The secular world includes other kinds of newspapers. The dailies like the Newark Star-Ledger differ in stature from the prestigious papers. Dailies print the obituaries of everyman! Even the homeless. But only very august papers like the Washington Post and the New York Times and the Wall Street Journal, papers so impressed by their own sense of importance that the deaths of local people, people whom these editors decide have not made a giant mark upon the world, are not important enough to print. (The Times will print paid obits, proving that in the end, money can buy importance.)
As for those considered to be VIPS, these papers, somewhat ghoulishly, write their obits long in advance. The papers actually have filed reports saved for the pre-dead. The pre-dead are the famous, or infamous, who are still alive. All the papers do when the grim reaper arrives is fill in the missing holes — the date, cause of death, and other assorted hot-off-the-press information. Then the pre-dead are moved from that strangely named category into print. Naturally, and it is surely naturally, all of the pre-dead eventually will have their categories changed.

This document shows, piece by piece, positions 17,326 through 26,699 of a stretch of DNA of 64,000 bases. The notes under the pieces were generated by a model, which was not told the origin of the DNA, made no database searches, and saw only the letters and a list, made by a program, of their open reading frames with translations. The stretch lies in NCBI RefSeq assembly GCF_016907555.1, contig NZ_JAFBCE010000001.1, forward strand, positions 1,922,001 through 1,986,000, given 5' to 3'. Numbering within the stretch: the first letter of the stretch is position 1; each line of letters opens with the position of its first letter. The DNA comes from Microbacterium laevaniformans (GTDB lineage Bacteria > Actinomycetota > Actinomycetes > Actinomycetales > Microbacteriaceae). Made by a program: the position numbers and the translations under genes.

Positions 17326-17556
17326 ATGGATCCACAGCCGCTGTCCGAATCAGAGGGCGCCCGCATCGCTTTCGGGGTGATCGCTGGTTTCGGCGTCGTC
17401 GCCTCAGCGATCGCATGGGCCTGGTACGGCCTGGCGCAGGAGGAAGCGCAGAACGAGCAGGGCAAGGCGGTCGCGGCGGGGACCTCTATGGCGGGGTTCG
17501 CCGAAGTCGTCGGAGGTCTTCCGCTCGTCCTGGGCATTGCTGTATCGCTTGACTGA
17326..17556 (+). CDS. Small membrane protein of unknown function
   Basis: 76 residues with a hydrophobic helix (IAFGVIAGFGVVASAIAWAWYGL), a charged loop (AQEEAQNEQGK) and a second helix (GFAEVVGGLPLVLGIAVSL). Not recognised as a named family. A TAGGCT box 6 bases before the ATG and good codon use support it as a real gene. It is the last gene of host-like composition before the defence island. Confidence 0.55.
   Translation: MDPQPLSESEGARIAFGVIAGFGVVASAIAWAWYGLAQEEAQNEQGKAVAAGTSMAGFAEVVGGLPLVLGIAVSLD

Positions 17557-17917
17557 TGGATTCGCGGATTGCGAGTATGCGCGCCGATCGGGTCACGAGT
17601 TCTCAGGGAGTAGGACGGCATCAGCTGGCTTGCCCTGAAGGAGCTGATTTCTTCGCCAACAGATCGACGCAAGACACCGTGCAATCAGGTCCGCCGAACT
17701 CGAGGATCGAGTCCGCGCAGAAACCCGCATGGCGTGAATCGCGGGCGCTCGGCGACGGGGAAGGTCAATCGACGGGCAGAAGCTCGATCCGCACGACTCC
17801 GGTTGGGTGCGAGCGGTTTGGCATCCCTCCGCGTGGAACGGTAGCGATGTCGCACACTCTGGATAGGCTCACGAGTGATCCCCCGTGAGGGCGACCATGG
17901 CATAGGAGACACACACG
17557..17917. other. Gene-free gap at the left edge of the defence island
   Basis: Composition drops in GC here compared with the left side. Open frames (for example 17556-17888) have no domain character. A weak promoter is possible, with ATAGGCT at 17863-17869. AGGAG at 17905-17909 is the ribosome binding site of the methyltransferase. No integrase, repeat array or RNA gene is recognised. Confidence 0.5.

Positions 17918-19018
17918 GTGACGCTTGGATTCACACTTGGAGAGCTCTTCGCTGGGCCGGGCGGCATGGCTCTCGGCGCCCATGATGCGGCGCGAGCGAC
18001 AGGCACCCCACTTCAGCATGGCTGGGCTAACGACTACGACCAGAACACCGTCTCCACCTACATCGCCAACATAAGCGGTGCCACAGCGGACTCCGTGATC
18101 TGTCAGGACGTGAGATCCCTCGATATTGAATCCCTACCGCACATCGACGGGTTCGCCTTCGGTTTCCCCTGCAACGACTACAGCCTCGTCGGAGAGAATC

Might it be dissonant to search a paper’s computers and see an obit, knowing that the deceased is actually walking around on this planet, oblivious to premature declarations of the end of his life? It’s quite possible that the published obituary could, erroneously, precede the transition, which it recently did for one renowned (I never had heard of him, but no big deal, there are lots of people I’ve never heard of) entertainment personality. He truly did die the following day, perhaps because he didn’t want the media to be accused of publishing fake news. Oops.
Thus, we are all on the treadmill called life, like it or not. So, here’s a wish for smachot and joy to fill all our days! We can forget the NY Times, the WaPo, and the WSJ and share our listings, our good news, our accomplishments, and celebrations, in our very own New Jersey Jewish News and Jewish Standard. Amen!
Rosanne Skopp of West Orange is a wife, mother of four, grandmother of 14, and great-grandmother of three. She is a graduate of Rutgers University and a dual citizen of the United States and Israel. She is a lifelong blogger, writing blogs before anyone knew what a blog was!